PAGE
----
How do you re-pot indoor plants?
Unless your indoor plant has become too large for the pot it is in, you typically do not need to re-pot indoor plants. For steps and tips on how to properly re-pot plants, check out our blog on re-potting plants.
How do you care for indoor plants?
Here are some tips that will help you care for indoor plants:
- Keep the potting soil moist – It is important to make sure the soil is neither too wet nor too dry.
- Make sure the plant pot has drainage holes in the bottom of the pot.
- Place your plant near a light source, whether it is natural or artificial.
- Determine what species of plant you have so you can more accurately care for it.
How do you prune indoor plants?
If you have no reason to prune plants, do not do it. But, if you notice your plant getting tally and spindly, then we recommend you prune them.
What are some of the common reasons indoor plants die?
Some of the most common reasons plants die are:
- Overwatering or underwatering
- Light Levels (either not enough light or too much light)
How long do indoor plants typically live?
On average, indoor houseplants last 2-5 years. After that, plants stop thriving and it is best to invest in another plant.
Which interior plants improve air quality the most?
All plants can act as air purifiers but these plants are more beneficial than others.
- Red-Edged Dracaena
- Weeping Fig
- Bamboo Palm
How do indoor plants affect people’s moods?
People are often surprised at how beneficial indoor plants are. Not only do plants clean the air, but they also reduce noise levels and stress in the workplace.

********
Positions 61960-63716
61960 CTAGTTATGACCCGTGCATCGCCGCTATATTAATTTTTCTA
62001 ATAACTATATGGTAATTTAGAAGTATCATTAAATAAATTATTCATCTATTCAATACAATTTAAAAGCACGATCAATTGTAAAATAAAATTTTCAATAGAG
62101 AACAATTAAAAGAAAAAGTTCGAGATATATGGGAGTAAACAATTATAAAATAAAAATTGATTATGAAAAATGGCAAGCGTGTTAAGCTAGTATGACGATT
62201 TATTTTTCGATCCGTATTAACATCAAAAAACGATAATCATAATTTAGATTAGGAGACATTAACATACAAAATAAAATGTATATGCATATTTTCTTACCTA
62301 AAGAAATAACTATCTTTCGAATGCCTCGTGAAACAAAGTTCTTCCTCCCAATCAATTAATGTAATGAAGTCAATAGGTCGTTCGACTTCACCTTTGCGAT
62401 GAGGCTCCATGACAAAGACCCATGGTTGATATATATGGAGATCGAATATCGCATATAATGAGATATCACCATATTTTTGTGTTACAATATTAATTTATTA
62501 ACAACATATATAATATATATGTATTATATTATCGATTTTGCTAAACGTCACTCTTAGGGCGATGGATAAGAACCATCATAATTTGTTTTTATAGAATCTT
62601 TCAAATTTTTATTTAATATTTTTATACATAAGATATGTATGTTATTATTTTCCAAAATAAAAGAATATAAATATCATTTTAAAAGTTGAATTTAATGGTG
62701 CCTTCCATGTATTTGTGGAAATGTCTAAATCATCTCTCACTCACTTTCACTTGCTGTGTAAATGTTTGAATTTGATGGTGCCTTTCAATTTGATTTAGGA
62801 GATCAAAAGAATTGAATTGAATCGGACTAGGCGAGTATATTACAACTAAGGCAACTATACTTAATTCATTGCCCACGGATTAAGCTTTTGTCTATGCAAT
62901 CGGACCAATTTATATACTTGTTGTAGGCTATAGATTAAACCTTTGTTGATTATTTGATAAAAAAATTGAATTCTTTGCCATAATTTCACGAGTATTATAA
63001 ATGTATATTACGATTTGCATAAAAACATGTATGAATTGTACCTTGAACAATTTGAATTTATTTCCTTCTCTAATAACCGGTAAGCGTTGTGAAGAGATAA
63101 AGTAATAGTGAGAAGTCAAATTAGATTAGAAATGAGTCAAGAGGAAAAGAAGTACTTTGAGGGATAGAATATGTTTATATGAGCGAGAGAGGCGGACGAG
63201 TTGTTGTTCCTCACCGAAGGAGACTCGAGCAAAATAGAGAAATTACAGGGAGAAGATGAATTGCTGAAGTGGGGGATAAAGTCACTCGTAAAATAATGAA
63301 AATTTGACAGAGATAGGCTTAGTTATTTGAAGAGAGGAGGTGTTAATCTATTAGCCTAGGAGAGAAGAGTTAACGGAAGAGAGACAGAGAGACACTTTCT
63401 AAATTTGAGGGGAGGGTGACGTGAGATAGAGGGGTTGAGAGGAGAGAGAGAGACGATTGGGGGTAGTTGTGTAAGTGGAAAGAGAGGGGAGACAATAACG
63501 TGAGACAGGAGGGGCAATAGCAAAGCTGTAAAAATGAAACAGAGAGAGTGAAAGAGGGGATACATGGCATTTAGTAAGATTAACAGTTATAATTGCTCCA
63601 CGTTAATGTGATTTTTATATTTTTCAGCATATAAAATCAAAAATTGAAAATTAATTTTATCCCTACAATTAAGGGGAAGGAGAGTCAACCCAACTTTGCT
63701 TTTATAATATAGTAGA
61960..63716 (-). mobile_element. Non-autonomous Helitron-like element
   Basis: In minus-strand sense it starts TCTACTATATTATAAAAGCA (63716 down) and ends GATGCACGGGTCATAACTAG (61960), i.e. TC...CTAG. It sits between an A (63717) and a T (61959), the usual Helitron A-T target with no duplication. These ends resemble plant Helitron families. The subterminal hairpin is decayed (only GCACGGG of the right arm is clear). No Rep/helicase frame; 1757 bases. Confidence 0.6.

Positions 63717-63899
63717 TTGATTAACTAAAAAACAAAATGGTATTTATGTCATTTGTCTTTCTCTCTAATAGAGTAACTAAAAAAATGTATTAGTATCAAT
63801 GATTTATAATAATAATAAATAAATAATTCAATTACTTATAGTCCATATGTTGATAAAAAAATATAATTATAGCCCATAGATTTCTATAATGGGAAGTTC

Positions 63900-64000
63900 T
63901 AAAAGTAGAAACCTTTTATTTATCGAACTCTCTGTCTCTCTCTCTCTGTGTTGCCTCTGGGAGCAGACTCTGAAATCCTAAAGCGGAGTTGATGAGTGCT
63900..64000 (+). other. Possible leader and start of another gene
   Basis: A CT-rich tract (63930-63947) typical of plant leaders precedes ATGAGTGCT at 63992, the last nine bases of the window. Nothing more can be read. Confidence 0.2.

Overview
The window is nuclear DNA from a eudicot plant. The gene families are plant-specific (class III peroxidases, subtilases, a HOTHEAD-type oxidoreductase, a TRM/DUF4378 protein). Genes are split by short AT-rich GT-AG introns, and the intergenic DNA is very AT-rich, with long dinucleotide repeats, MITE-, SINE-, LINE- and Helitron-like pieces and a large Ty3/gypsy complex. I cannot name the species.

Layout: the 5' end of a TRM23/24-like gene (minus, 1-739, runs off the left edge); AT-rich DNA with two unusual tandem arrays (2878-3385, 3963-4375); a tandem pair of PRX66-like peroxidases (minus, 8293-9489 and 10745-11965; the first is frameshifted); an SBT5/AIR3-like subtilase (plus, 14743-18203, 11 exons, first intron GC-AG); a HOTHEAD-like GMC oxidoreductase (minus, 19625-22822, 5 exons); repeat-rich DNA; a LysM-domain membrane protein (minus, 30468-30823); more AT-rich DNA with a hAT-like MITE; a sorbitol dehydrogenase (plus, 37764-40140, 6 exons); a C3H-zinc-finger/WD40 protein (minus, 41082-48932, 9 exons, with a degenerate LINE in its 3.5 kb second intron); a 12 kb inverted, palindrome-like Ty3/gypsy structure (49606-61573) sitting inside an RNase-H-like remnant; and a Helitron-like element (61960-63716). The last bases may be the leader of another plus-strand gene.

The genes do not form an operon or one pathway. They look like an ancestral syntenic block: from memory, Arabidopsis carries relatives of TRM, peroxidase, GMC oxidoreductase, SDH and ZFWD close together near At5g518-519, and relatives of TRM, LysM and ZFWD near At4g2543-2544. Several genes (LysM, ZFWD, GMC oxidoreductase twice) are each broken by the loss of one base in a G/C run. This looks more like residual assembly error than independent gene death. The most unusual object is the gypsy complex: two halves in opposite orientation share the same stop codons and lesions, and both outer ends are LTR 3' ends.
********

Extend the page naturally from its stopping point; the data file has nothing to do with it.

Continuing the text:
Which indoor plants work well for small living spaces?
The plants below are great for those living in apartments or working in a small workspace. Here is a list of small plants great for small spaces.
What is the best kind of indoor plant fertilizer to use?
Go to a garden center and look for a fertilizer with “indoor plant” on the label. You will use less fertilizer for plants inside versus outside, so ensure you use the rate specified for indoor plants. If you are getting fertilizer for blooming plants, look for a fertilizer labeled with the type of plant (orchids, for example) but if it is unclear which one you should pick, it is fine to use fertilizer for houseplants.
How do I get rid of bugs on indoor plants?
Bugs on your indoor plants can be annoying! If you spot pests, go to a garden center, and purchase an insecticidal soap, which usually is contained in a spray bottle. When you notice bugs, spray the entire plant – the undersides and tops of the leaves as well as the stem. Next, wait about two weeks and repeat the spraying. Then, wait two more weeks and spray again.
You will want to spray three times because the soap usually will not eliminate eggs, which could hatch. If your plant is dealing with a severe infestation and you are unable to eradicate the pests, throw out the plant. You can also use a damp paper towel to remove a pest.
How do I know when to water my indoor plant?
Over-watering is a common mistake, and you will want to make sure the plant requires water now or if it should wait until later. Here are some ways to see if it’s time to water:
- Soil probe – This probe will draw out soil, which will help you understand how dry the soil is below the surface.
- Moisture meter – This tool tells you, on a scale, how dry soil is.
- Lifting the plant up – Heaviness signifies the plant has enough water, but lightness signifies the plant is dry.
- Wilting – Wilting typically happens because the plant is not getting sufficient water. Lift the plant to see if it is light in weight or if it’s heavy.
- Tipping – If the leaf edges begin browning and are crispy to the touch, the plant likely needs water. If the leaf edges are becoming brown but feel mushy, the plant has likely gotten too much water.
- Yellow Leaves – Yellow leaves may also signify that a plant has too much or too little water, but this is not always the case.
In conclusion, indoor plants offer more than just aesthetic appeal; they contribute to a positive atmosphere, air purification, and improved well-being. Whether you have limited space or are a seasoned enthusiast, understanding their specific needs and care is key to ensuring their longevity and continued positive impact on your indoor spaces.